Researchers have identified the largest earthquake to date linked to fracking: a magnitude 4.6 tremor in northern British Columbia. It occurred in August, but it took scientists months to finally confirm calculations that the quake was due to fracking, reports Gizmodo.
Progress Energy immediately put a hold on their hydraulic fracturing operation following the earthquake at the company's work site. Seismologists from the Natural Resources Canada and Geoscience BC were quickly called in to study the site along with Oil and Gas Commission. "This seismic event was caused by hydraulic fracturing," said Ken Paulson, CEO of the Oil and Gas Commission.
The unusually large quake for the region rattled locals. "My house got shook. The couch I was on was actually shaking with me," said one resident.
Progress Energy says it takes the incident very seriously, and is closely monitoring seismic activity near its frack sites. Between August 2013 and November 2014, some 230 seismic events in the region were tied to oil and gas activity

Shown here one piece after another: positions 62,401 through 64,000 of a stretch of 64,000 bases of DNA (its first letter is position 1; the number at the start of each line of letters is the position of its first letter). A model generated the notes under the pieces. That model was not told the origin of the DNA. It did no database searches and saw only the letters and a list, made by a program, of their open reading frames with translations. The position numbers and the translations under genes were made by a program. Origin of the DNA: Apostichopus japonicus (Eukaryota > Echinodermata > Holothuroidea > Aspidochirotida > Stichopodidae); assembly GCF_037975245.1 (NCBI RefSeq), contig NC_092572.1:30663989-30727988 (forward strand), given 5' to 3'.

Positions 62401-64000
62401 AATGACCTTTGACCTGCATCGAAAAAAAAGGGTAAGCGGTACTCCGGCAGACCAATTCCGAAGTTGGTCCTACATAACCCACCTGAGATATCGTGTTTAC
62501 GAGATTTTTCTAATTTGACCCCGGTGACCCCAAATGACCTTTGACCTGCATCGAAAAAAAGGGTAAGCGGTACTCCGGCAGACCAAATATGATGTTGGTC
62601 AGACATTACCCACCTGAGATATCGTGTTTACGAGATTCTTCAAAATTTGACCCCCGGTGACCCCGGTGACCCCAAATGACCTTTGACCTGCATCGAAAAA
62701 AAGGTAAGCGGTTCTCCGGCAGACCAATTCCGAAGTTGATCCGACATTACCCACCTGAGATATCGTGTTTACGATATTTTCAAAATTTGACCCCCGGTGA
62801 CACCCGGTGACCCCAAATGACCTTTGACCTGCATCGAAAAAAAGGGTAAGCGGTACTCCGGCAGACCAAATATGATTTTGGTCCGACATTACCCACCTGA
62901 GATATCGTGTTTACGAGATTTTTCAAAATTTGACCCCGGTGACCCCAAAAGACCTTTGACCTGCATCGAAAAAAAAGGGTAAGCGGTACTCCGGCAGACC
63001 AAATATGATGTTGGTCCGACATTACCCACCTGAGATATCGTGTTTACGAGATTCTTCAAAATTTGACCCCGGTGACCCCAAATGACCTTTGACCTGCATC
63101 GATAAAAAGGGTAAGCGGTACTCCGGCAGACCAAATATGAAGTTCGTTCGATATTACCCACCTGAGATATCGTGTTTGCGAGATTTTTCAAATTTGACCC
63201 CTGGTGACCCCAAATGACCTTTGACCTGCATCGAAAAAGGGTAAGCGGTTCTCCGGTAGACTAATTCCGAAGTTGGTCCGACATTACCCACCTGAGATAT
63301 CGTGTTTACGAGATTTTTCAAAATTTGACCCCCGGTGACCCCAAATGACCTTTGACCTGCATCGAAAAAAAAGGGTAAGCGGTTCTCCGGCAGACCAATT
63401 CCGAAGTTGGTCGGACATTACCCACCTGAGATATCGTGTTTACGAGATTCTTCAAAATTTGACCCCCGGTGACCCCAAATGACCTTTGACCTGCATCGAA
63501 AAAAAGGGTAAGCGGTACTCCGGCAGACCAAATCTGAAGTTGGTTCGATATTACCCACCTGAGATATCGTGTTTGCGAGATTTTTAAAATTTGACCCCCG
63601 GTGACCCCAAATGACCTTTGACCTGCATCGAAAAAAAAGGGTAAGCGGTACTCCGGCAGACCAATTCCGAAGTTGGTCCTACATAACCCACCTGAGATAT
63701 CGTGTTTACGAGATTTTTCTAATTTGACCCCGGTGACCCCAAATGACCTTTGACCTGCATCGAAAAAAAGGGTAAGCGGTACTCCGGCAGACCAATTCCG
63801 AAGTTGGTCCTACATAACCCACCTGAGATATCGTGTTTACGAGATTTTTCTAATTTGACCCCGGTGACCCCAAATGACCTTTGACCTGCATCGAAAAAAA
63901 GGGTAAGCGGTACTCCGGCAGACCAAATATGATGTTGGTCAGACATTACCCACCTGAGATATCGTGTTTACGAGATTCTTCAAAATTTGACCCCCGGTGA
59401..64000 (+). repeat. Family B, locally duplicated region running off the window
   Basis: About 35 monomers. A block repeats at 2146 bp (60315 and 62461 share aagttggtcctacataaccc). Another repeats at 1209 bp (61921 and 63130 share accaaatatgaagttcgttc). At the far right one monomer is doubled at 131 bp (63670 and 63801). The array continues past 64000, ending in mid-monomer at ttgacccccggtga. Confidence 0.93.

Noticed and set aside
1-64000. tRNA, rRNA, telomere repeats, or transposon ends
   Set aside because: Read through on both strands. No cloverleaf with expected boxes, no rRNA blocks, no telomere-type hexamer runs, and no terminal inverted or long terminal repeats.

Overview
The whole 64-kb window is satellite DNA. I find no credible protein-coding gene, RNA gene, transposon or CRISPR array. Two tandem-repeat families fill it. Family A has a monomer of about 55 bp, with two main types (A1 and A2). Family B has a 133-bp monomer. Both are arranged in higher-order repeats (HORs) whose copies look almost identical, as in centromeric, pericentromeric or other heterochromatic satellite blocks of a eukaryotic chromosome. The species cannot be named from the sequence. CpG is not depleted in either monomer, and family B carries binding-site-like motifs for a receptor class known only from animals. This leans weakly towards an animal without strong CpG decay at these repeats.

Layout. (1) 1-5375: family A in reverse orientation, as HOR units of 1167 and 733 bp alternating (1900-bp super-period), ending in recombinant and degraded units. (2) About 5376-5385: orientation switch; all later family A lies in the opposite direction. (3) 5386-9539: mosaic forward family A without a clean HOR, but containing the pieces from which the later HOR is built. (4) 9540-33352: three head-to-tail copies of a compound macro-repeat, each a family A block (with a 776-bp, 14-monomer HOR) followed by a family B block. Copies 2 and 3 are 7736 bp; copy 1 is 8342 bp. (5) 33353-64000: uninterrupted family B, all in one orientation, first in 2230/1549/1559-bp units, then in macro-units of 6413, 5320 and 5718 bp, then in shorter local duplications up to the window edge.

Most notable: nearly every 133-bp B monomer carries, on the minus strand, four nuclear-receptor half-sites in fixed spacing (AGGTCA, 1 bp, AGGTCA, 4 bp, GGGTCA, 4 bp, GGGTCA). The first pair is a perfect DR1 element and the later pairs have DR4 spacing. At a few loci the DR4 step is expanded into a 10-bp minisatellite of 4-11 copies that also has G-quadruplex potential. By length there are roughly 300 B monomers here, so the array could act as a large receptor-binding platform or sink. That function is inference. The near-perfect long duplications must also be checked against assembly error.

Fracking is a natural gas extraction method that injects fluids underground to crack (or fracture) rock and release the gas. The process has been linked to unusual earthquakes in Texas, Kansas, Arkansas and Colorado.
Oklahoma experienced an astonishing 70 quakes in a single seven-day period, it was reported on 8 January. The Oklahoma Geological Survey "considers it very likely that the majority of recent earthquakes, particularly those in central and north-central Oklahoma, are triggered by the injection of produced water in disposal wells," the agency announced.